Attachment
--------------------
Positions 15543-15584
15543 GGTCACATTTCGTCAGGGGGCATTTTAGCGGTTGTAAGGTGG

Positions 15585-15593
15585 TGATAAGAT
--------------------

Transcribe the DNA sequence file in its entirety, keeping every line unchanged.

Positions 15543-15584
15543 GGTCACATTTCGTCAGGGGGCATTTTAGCGGTTGTAAGGTGG

Positions 15585-15593
15585 TGATAAGAT